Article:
If you could pick an actress to play her—other than those who have done so already—who would it be?


[1] Henry, determined to wipe the slate clean when Anne was executed and he married Jane Seymour, had any original portraits that he could find destroyed.

45 Comments

Filed under Anne and Gender, Anne Boleyn Myth-Buster, Anne Through the Ages, Life in 16th century England

45 responses to “The Anne Boleyn Myth-Buster: #1, Anne’s Looks

  1. Karissa L

    Have you ever seen the movie Memento? I think the woman who plays Natalie, Carrie-Anne Moss fits how I would picture Anne sans the light-colored eyes. I think she can be fiery when she needs to be, and soft at others. Her perfomance in Memento was the first i could think of in response to this question. If I think of any more I will reply once more! :)

  2. Daniella

    If I could pick an actress to play anne boleyn, I would probably use Ashley Judd, she has sex appeal and is’nt the standard beauty.

  3. If I could chose one woman to play Anne, it would be Anne Hathaway. She is not the most beautiful, but there is something about her that makes her charming.

  4. What about our own modern day Jane Seymour (in her younger days)…..she has lovely dark eyes, long dark auburn hair and a fairly flat chest…..she has style and knows how to use her eyes

  5. Susan

    Both Ashley Judd and Anne Hathaway are fantastic ideas! Re. Carrie-Ann Moss, I’ve seen “Memento” (great movie), but I have to say I don’t remember her very well. I’m going to Google-image her.
    Cris, hi girl, and so glad you like the piece!

  6. What a great article! I really enjoyed reading it. When I came across Anne Boleyn’s name, I was 12 years old. The Encyclopaedia stated that Anne had six fingers…Well, this myth is really popular. Also, in Alison Weir’s book I came across this info ;
    ‘George Wyatt says she had a large Adam’s apple, ‘like a man’s”. /A.Weir, Six Wives of Henry VIII, p. 151/.
    I just bought E. Norton’s book ‘Anne Boleyn in her own words….’ but I haven’t yet found this information in G.Wyatt’s biography of Anne Boleyn.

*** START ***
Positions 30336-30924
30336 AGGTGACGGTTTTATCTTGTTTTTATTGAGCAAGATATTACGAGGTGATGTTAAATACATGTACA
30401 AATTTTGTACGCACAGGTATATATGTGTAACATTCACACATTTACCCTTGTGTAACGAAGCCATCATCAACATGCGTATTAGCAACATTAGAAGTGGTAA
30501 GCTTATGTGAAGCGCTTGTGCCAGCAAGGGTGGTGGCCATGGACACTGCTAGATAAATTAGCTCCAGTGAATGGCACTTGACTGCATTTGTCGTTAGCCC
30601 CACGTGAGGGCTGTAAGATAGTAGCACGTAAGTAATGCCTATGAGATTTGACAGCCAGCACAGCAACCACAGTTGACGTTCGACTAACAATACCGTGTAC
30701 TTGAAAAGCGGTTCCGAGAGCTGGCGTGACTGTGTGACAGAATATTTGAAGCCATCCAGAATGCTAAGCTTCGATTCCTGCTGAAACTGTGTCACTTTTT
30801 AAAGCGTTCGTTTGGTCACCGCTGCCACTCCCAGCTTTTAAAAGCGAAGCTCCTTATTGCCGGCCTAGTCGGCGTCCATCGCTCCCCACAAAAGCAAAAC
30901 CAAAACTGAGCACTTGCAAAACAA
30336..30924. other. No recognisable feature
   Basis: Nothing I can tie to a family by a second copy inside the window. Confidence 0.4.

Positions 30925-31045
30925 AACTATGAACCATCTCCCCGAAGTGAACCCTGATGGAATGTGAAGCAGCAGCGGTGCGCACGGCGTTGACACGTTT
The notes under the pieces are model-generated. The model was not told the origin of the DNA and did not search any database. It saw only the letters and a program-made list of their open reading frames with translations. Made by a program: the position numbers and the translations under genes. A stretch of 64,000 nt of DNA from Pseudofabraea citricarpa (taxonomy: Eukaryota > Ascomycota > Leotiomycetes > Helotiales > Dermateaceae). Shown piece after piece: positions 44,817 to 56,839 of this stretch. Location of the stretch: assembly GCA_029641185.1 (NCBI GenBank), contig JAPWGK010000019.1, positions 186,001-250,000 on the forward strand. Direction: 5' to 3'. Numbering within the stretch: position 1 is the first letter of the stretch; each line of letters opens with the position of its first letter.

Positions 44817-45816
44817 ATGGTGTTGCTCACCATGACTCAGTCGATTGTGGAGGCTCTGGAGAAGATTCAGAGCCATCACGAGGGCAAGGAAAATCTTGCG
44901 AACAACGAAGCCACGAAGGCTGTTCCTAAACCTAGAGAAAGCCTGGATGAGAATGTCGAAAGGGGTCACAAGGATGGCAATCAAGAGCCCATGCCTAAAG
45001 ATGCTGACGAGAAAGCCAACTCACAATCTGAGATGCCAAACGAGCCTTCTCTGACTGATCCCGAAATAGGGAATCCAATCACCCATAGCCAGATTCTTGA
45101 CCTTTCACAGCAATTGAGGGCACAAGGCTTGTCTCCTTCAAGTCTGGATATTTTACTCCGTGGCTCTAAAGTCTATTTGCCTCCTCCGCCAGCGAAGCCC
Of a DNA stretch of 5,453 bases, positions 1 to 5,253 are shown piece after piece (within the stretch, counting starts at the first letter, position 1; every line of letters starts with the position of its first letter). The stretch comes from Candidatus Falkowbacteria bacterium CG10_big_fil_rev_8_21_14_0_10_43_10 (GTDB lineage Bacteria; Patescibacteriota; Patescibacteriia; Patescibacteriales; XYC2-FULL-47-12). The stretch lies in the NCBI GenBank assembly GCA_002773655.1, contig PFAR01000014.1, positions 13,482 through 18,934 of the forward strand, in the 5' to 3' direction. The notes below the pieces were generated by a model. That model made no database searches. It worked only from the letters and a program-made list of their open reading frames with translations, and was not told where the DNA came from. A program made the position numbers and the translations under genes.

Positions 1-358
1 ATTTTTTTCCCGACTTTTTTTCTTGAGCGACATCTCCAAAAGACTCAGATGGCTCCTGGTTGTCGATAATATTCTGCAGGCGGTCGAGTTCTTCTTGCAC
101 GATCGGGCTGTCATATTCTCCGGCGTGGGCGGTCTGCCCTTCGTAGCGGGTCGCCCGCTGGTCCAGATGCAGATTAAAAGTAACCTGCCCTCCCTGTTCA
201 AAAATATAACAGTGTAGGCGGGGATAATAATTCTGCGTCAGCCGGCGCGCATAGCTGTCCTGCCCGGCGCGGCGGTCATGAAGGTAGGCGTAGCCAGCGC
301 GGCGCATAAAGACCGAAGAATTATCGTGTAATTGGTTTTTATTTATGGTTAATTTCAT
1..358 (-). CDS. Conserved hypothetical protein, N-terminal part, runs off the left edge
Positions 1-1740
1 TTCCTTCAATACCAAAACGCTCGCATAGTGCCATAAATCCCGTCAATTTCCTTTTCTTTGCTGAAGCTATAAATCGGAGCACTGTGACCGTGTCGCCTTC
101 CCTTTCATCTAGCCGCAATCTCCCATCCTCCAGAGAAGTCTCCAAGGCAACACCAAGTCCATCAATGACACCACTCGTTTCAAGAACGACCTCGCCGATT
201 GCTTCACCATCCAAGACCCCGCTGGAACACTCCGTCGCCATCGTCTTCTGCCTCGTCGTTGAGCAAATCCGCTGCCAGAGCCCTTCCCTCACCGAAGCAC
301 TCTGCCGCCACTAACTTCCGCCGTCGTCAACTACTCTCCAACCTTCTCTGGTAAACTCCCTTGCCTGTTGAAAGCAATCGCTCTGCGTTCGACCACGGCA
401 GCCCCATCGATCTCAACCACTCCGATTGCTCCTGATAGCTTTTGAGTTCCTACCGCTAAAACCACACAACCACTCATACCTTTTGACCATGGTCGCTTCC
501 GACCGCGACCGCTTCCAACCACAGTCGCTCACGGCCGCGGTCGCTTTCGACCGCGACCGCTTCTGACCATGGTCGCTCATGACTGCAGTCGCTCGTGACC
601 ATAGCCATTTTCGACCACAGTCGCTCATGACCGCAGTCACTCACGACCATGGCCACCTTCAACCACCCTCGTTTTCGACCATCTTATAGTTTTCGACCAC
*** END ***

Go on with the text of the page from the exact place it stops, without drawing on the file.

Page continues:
Anyway, I think Anne was not a beautiful woman (I think she was pretty though) but she had ‘something’. I know few people who are not considered beautiful but they have this charm about them, that makes them really special. I guess Anne was this kind of person – although not beautiful, she still captured attention.
    I don’t think that she had black hair, although for some time I thought so. It was Sander who (in my opinion) wanted to show Anne’s connection to ‘dark powers’ and that is why he described her hair as black. But none of Anne’s portraits features her with very dark hair – in most of them she had auburn or dark/medium brown.

  7. I would pick Minnie Driver. Seriously. Not a conventional beauty, and very intelligent, very funny. I think she has the personality to pull it off, and that’s really what we’re looking for, right? A personality who can pull off “Anne Boleyn.”

  8. Anne Barnhill

    Really interesting! I think Cate Blanchett could play Anne (just dye her hair) and she would have the appeal and the fire. I can imagine Anne looking very dramatic dancing with her impeccable French manners and style. I also think she had sex appeal, which is another indefinable something that one either has or not–nothing much to do with beauty. Thanks, Susan!

  9. That was fascinating. I for one, had bought into those myths about Anne’s deformities, so I’m glad to have been enlightened.